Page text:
Joint employer liability can arise in many different contexts, such as when using staffing agencies, management companies, or in even in the franchise context. Companies must understand the factors a court could apply in determining if a potential joint employer relationship exists between the two entities to avoid being potentially liable for employment lawsuits filed because of the actions of another employer.
The California Supreme Court set out the factors that can create a joint employer relationship in Martinez v. Combs. Under this test, to “employ” means (1) “to exercise control over… wages, hours or working conditions,” (2) “to suffer or permit to work,” or (3) “to engage, thereby creating a common law employment relationship.” The court in Ochoa v. McDonald’s Corp. explained that “[a]ny of the three is sufficient to create an employment relationship.” In addition to the factors that California courts apply, employers must understand the federal framework that could also apply to employees by the Department of Labor in enforcing the FLSA and other federal laws. This Friday’s Five discusses five issues that could create joint employer liability under California and Federal law.
1. An entity can be held a joint employer if it exercises control over wages, hours, or working conditions.
Under California law, an entity can be held liable under the joint employer theory if it “directly or indirectly, or through an agent or any other person, employs or exercises control” over their wages, hours, or working conditions. While this standard is potentially broad in scope, courts have limited its reach in holding that entities that may be able to influence treatment of employees but that do not have any actual “authority to directly control their wages, hours or conditions” are not joint employers. Ochoa v. McDonald’s Corp. The court in Ochoa explained that the California Court of Appeal in Futrell v. Payday California, Inc. held that “control over wages means that a person or entity has the power or authority to negotiate and set an employee’s rate of pay, and that an entity that does not control the hiring, firing, and day-to-day supervision of workers is not an employer.”
2. An entity can be liable for “suffering or permitting” the work.
The California Supreme Court held in Martinez v. Combs that the “basis of liability is the defendant’s knowledge of and failure to prevent the work from occurring.” The analysis is whether the entity had power to cause the employee to work or the power to prevent the employee from working.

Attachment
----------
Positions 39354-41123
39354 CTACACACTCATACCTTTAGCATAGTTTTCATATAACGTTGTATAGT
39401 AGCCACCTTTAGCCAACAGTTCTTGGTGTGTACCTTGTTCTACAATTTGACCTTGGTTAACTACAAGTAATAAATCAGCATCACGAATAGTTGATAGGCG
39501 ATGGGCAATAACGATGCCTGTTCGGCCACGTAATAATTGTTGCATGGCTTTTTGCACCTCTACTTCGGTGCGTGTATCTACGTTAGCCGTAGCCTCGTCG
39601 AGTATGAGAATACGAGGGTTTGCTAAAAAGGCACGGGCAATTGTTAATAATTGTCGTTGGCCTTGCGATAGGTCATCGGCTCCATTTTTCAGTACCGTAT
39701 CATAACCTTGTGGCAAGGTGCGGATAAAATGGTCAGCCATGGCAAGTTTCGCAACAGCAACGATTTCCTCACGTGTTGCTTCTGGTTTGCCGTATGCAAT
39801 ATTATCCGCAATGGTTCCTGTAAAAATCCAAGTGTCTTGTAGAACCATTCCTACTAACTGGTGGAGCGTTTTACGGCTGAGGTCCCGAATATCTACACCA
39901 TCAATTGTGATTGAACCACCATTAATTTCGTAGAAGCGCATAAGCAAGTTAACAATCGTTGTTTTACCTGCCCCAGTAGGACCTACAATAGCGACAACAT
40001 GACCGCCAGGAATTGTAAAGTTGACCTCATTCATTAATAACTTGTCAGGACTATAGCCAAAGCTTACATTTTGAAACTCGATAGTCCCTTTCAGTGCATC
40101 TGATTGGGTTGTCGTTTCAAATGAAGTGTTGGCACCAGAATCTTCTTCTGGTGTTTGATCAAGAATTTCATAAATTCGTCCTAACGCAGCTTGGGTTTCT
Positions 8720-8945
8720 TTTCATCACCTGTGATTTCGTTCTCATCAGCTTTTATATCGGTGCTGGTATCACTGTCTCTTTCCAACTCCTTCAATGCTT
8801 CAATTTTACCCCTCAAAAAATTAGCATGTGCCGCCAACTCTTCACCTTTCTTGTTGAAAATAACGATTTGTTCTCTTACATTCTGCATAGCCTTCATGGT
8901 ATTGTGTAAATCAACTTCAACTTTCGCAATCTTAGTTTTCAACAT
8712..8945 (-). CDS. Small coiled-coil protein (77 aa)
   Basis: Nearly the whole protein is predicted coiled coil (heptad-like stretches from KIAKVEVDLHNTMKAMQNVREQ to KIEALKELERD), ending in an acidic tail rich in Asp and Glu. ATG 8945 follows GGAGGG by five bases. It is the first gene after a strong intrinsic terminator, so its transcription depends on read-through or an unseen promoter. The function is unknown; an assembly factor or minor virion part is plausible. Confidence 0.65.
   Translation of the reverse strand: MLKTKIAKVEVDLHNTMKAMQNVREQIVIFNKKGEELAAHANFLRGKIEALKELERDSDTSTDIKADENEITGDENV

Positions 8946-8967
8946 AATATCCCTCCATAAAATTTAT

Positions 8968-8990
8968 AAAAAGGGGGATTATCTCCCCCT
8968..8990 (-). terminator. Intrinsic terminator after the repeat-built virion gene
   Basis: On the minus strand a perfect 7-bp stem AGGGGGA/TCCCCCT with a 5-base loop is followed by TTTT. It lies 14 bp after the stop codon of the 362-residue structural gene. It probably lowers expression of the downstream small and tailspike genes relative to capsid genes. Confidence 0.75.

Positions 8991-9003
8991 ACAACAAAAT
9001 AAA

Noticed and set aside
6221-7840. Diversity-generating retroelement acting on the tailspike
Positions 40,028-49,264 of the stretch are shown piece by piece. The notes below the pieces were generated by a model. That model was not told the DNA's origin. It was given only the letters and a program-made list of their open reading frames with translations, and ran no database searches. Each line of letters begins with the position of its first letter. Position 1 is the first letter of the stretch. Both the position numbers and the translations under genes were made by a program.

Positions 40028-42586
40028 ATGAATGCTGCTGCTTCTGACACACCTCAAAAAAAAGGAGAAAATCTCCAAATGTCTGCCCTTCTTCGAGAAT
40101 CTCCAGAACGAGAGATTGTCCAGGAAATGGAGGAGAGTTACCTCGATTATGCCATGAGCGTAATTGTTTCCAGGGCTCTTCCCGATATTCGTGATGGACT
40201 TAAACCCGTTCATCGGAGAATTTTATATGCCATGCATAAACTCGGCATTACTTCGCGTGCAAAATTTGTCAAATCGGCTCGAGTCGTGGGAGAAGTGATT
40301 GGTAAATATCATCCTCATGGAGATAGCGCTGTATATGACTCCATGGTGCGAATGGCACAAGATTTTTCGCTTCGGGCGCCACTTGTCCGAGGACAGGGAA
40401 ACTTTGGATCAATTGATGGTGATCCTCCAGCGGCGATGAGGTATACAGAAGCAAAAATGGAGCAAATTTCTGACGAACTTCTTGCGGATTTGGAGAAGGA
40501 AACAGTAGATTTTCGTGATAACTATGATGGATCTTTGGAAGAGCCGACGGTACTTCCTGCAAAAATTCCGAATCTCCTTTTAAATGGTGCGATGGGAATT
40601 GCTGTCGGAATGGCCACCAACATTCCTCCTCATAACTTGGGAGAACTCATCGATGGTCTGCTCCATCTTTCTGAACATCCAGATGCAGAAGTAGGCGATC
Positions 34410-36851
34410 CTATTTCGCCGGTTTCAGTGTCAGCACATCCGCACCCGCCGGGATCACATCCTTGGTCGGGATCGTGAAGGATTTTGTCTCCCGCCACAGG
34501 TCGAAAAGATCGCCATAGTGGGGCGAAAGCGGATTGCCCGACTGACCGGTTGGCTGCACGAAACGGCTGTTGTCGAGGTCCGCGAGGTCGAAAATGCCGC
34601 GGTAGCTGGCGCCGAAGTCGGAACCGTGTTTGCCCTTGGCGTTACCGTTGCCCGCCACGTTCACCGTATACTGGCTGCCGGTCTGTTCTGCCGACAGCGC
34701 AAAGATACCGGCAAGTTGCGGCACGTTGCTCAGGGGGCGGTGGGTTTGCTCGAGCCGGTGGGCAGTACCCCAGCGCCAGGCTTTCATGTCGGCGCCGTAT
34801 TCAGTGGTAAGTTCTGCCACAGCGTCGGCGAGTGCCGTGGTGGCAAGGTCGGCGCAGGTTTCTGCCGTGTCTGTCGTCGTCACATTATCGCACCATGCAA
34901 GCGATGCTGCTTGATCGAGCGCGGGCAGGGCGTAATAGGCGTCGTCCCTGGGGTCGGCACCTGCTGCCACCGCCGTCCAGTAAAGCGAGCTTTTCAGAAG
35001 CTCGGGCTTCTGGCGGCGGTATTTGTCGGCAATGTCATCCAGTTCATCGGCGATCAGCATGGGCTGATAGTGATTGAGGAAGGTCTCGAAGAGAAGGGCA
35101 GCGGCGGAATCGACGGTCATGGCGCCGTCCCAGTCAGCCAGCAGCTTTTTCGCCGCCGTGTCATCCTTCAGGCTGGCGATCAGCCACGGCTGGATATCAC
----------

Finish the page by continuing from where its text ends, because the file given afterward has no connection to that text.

3. Joint employer liability exists if the employee is “engaged.”
The Court in Martinez held that “to engage” means to create a common law employment relationship. In terms of the franchisor and franchisee context, the California Supreme Court explained the test is whether the alleged employer “has retained or assumed a general right of control over factors such as hiring, direction, supervision, discipline, discharge, and relevant day-to-day aspects of the workplace behavior of the franchisee’s employees.” Patterson v. Domino’s Pizza.
4. “Ostensible” agency.
Ostensible agency holds a principal liable for acts of the “ostensible agent.” This liability is created when: (1) the person dealing with the agent must do so with belief in the agent’s authority and this belief must be a reasonable one; (2) such belief must be generated by some act or neglect of the principal sought to be charged; and (3) the third person in relying on the agent’s apparent authority must not be guilty of negligence. Put another way, “A principal is bound by acts of his agent, under a merely ostensible authority, to those persons only who have in good faith, and without want of ordinary care, incurred a liability or parted with value, upon the faith thereof.” Cal. Civil Code section 2334.
5. Department of Labor’s Administrative Interpretation issued in 2016.
In January 2016, the DOL issued an Administrative Interpretation regarding how the agency views joint employment liability. The DOL explains that under the Fair Labor Standards Act (FLSA) and the Migrant and Seasonal Agricultural Worker Protection Act (MSPA), “an employee can have two or more employers for the work that he or she is performing. When two or more employers jointly employ an employee, the employee’s hours worked for all of the joint employers during the workweek are aggregated and considered as one employment, including for purposes of calculating whether overtime pay is due. Additionally, when joint employment exists, all of the joint employers are jointly and severally liable for compliance with the FLSA and MSPA.” While not necessarily binding on courts, the DOL’s interpretation is instructive of how broadly it views the joint employer test.